From the 26th of June until the 2nd of July the Central European University in Budapest hosted a summer school on the topic of the precautionary principle (henceforth PP). An assembly of (among others) lawyers, environmental scientists, policy-makers and medical experts attended. Their roots stretched the breadth and length of the globe: from the Philippines to Ireland and Sweden to Uganda. Collectively their objective was to explore the meaning of the PP in both theory and practice. It was with great pleasure and interest that I attended this week packed with learning, reflection and discussion, and a true privilege to be working with this diverse group of people. In this blog I will focus on the message David Gee, a science-policy interface expert and co-author/–editor of the European Environment Agency’s ‘Late Lessons from Early Warnings’ (henceforth LLfEW), shared with us in his talks.
As humans we have proven not to be very ‘wise’ as our Latin title Homo Sapiens might suggest. Gee would like to think Homo Stupidus is a much more appropriate and characterising term for humankind. The reason for this view is that we have proved to fail to take lessons from past cases and failed to take timely precautionary measures when past cases might have taught us it is wise to heed early warnings of harm. The two LLfEW reports, exploring the (mis)use of the PP, have shown precisely this, even though there are some (exceptional) cases in which due consideration was given to early warning signs and they were acted upon.
The problem resulting from not heeding these warnings is that history repeats itself and equally awful consequences of this mistake result. One of the key problems Gee ascribes this failure to is the excuse that there is ‘no full scientific certainty’ on a matter. On the one hand this could mean, and this is the ‘optimistic’ interpretation, that scientific results are uncertain (e.g. they cannot give us a precise probability as to the occurrence of a risk) or the scientific community is divided on the gravity of or causal links leading up to the risk. On the other hand, and as it turns out this argument is given frighteningly frequently, it could mean that there is no scientific data collected whatsoever and this forms the basis of an excuse for inaction. Therefore we, politicians and society as a whole, should urge that due care is taken in collecting relevant scientific data on possible risks and it is given due consideration by policymakers. However, it should not be (morally) permissible to wait for scientific certainty, which can never be reached anyway, or a detailed and refined cost-benefit analysis. This is because with the clearing up of the uncertainty to virtual certainty also comes a more limited timescale to take action or even the inability to address the harm before it manifests in reality. It is essentially an ethical choice which level of certainty we demand of the scientific body before we take action on their findings.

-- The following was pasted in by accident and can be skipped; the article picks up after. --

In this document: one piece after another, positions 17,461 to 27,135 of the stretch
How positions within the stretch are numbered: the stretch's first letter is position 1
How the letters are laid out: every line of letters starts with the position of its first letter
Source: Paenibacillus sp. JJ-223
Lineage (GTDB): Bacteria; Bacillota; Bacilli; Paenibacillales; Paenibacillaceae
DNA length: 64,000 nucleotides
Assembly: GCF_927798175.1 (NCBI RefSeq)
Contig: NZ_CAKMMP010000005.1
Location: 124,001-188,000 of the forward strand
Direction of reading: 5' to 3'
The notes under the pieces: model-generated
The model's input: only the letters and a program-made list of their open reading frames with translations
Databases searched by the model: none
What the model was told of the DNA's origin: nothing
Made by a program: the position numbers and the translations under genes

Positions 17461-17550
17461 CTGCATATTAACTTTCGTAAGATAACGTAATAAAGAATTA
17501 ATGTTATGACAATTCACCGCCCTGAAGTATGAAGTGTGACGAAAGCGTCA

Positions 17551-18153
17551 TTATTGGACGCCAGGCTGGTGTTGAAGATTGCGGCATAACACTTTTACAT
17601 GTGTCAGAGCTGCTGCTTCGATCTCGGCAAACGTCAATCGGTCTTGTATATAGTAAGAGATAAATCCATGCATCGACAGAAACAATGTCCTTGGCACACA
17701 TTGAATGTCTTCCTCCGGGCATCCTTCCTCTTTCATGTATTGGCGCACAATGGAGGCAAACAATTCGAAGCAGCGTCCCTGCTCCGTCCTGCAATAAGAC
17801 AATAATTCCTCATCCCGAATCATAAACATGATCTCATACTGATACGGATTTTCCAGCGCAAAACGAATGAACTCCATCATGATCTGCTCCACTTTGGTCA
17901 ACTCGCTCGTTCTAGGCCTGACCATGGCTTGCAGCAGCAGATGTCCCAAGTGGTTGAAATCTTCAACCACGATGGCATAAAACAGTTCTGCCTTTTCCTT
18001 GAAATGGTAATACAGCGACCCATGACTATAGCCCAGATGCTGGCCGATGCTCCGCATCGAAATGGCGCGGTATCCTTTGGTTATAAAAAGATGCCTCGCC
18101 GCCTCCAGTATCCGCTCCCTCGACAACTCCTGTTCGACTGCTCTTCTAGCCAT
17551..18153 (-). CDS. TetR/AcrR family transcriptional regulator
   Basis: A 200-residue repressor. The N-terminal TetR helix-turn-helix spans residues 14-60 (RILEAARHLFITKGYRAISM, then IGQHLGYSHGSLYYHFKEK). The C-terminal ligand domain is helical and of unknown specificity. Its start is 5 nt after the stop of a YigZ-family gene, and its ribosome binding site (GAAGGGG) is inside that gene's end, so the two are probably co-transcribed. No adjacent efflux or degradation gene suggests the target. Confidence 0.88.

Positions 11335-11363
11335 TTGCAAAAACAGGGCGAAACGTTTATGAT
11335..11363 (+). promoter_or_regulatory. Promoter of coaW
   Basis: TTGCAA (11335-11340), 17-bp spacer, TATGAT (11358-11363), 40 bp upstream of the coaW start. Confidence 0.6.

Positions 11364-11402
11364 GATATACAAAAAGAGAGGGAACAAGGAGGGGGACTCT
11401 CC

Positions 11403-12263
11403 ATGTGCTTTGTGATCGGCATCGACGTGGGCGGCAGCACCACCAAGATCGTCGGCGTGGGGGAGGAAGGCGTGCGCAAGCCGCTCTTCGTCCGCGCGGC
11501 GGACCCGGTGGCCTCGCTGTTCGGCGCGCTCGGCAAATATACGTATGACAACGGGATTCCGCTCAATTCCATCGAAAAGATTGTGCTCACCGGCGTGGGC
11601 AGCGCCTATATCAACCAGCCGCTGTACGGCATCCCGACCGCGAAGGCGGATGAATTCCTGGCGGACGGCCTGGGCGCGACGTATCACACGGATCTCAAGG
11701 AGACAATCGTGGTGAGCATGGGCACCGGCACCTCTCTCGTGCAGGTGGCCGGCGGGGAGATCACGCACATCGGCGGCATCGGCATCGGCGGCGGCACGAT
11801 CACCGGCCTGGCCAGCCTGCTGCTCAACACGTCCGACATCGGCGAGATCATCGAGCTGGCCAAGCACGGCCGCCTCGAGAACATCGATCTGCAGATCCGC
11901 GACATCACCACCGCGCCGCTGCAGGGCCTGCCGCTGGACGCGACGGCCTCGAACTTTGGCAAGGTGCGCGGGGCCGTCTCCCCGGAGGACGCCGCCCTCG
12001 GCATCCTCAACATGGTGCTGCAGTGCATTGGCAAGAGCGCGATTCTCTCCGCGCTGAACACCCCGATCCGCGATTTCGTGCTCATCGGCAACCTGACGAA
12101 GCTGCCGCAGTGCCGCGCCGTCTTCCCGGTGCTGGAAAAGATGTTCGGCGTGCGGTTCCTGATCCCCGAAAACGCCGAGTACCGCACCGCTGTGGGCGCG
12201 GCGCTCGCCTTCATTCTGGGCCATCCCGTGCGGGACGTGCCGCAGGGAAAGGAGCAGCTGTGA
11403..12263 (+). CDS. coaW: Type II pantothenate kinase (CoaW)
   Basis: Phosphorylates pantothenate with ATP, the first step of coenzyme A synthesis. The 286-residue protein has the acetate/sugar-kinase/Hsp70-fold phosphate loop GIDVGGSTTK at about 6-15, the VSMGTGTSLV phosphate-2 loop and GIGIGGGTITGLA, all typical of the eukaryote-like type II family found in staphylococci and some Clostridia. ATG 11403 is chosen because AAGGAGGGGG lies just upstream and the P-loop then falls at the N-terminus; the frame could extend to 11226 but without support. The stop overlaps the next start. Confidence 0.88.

‘Humility’ is therefore one of the attitudes advocated by Gee and his colleagues who worked on the LLfEW reports. Humility as to the limits of our possible (scientific) understanding, humility as to the phenomena we are and possibly will forever be ignorant about and humility as to our confidence that we have truly learned from our past mistakes. Another important attitude advocated by Gee would be ‘courage’. This attitude is essential if we want to make the systemic changes needed to address the systemic issues that arise (like climate change issues or chemical exposure in our day to day life). The reason for rooting for this attitude is that actors involved in shaping the policies that will bring about these systemic changes, which are scientists, policy makers, businesses, but also (and maybe most importantly) the public, should have the courage to rebel against the status-quo and challenge the system. These actors should have courage to speak out against the system that binds them and relay their message to their peers; be the whistle-blower, be it in the boardroom, at dinner parties or in laboratories.
Key questions which are left, which I consider to be a challenge to address myself, are: what constitutes ‘proper’ humility and courage? How do human beings acquire these ‘virtues’? And, perhaps most importantly: is it a feasible solution to our recurrent and arguably inherently human failure to learn from past mistakes, or will aiming to instil these virtues in society be a case of ‘too little, too late’?
By Leverhulme Doctoral Scholar Vera Van Gool